Senator Moynihan is now gone, but his spirit is alive in the work of many people. Early in 2009, the White House proposed, and Congress approved as part of the Recovery Act, a new $5 billion TANF Emergency Fund. This Fund is providing additional financial resources to states to actually serve the rising number of families in need in this economic downturn, through cash assistance and job creation. By this summer, states project that the fund will be subsidizing close to 180,000 jobs for low-income people who, in most cases, otherwise wouldn’t have them. The fund reflects Moynihan’s vision of both providing cash assistance to children in serious need and promoting the opportunity to work.
The fund, however, is slated to expire on September 30, taking most of these jobs—and the extra resources to provide assistance to the enlarged number of impoverished families—with it, despite an unemployment rate of nearly 10 percent. The Obama administration has proposed a badly needed one-year extension of the fund. Congress has not yet determined whether to provide it, and a decision is imminent. Maybe Senator Moynihan’s expansive spirit can help inspire Congress to push this across the goal line.
Three people who are here tonight played a large role in envisioning the Emergency Fund and making it a reality, and I would like to note them. First, Sharon Parrott, formerly of the Center on Budget and now Secretary Sebelius’s top advisor on human services, who is sitting with her former teacher and mentor, another of tonight’s honorees, Sheldon Danziger. Second, Jason Furman, deputy director of the National Economic Council at the White House. And, third, Ellen Nissenbaum, who has been my close colleague at the center for the past 26 years. All three of you deserve our thanks.
Ladies and gentlemen, as a nation, we face enormous problems—problems that may seem almost overwhelming. And as I accept this award tonight and look out on this distinguished audience, I cannot help but say something you already know—that we will need academic research and analysis to help guide policy decisions to an even greater degree in the future than we have in the past.
Our long-term fiscal situation is unsustainable. Wrenching changes are inescapable. And the specific decisions that are made on what those changes are, whom they affect, and how, will have a large bearing on who and what we will become as a people and as a society.
From a fiscal standpoint, our greatest need is to slow the rate of growth of health care costs. In the landmark health reform law, policy-makers enacted most of what we know how to do now to restrain health care costs without compromising health care quality—and without rationing care largely by income. To help us find better ways to slow health cost growth to a much greater degree, we will need to depend heavily on research, pilot projects, demonstrations, and the like.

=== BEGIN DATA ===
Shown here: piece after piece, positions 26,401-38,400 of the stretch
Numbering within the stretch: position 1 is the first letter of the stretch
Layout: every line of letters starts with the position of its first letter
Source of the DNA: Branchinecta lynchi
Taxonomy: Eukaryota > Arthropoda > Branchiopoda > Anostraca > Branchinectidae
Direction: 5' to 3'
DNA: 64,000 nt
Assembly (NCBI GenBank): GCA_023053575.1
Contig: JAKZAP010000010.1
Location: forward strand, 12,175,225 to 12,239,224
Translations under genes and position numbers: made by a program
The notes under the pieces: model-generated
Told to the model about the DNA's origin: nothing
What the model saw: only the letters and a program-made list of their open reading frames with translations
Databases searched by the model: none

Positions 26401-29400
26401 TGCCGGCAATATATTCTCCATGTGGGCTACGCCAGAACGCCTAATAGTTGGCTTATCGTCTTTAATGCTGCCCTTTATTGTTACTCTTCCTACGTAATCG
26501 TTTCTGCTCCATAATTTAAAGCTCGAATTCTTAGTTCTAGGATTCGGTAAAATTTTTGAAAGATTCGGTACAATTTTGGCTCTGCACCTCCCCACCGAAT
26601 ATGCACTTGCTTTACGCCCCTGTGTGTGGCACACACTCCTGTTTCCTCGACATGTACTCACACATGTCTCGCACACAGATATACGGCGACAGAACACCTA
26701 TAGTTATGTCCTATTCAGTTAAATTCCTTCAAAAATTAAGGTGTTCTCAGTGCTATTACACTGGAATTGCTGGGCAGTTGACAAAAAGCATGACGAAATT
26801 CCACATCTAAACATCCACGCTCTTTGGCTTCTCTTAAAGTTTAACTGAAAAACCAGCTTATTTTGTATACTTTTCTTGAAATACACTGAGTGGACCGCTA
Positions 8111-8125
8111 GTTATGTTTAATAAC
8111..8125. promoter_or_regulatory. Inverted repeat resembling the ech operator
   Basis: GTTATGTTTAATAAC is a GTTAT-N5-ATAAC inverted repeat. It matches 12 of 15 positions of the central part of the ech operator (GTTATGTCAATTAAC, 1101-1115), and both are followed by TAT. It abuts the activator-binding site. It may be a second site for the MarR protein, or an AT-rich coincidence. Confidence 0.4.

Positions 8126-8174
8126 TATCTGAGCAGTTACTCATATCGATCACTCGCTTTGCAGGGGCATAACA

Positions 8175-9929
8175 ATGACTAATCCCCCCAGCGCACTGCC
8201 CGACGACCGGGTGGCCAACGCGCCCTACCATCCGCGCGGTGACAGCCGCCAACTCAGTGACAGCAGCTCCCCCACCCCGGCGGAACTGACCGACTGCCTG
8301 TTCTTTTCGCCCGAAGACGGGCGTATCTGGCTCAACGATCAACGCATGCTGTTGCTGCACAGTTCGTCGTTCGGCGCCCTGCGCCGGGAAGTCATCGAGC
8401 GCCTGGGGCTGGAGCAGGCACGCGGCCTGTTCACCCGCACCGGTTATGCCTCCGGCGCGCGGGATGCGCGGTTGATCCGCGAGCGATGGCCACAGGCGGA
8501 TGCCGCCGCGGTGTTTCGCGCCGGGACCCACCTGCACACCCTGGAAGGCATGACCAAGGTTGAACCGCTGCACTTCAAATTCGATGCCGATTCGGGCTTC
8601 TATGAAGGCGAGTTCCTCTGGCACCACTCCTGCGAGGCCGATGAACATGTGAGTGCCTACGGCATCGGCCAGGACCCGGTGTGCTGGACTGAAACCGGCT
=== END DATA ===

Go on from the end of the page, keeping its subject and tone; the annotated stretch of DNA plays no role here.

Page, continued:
We will also need more research and analysis, on both the spending and tax sides of the budget, on what works and what does not—and for ideas for how to deliver services in new ways that are more economical and efficient.
There is, of course, no assurance that policy-makers will pay attention to the serious research and good ideas that emerge from people such as you, and from think-tanks, universities, and other institutions across the country. I can only say that urging policy-makers to pay attention to them is part of our mission at the Center on Budget.
Thank you again for this wonderful award, which I’m not sure I deserve myself but which I accept on behalf of my dedicated, talented, and hard-working colleagues at the center, three of whom are here tonight—Susan Steinmetz, the center’s associate director—my right arm and the person who keeps the center functioning at such a high level as an institution year after year; Michelle Bazie, our stellar deputy communications director; and the remarkable Ellen Nissenbaum, whom I’ve already mentioned.
And in closing, I would like to leave you with a promise. As we have in the past, my colleagues and I at the center will be your partners in the future, endeavoring to help bring policy research and analysis to bear in policy debates in the extremely challenging times that lie ahead for our nation. Thank you.”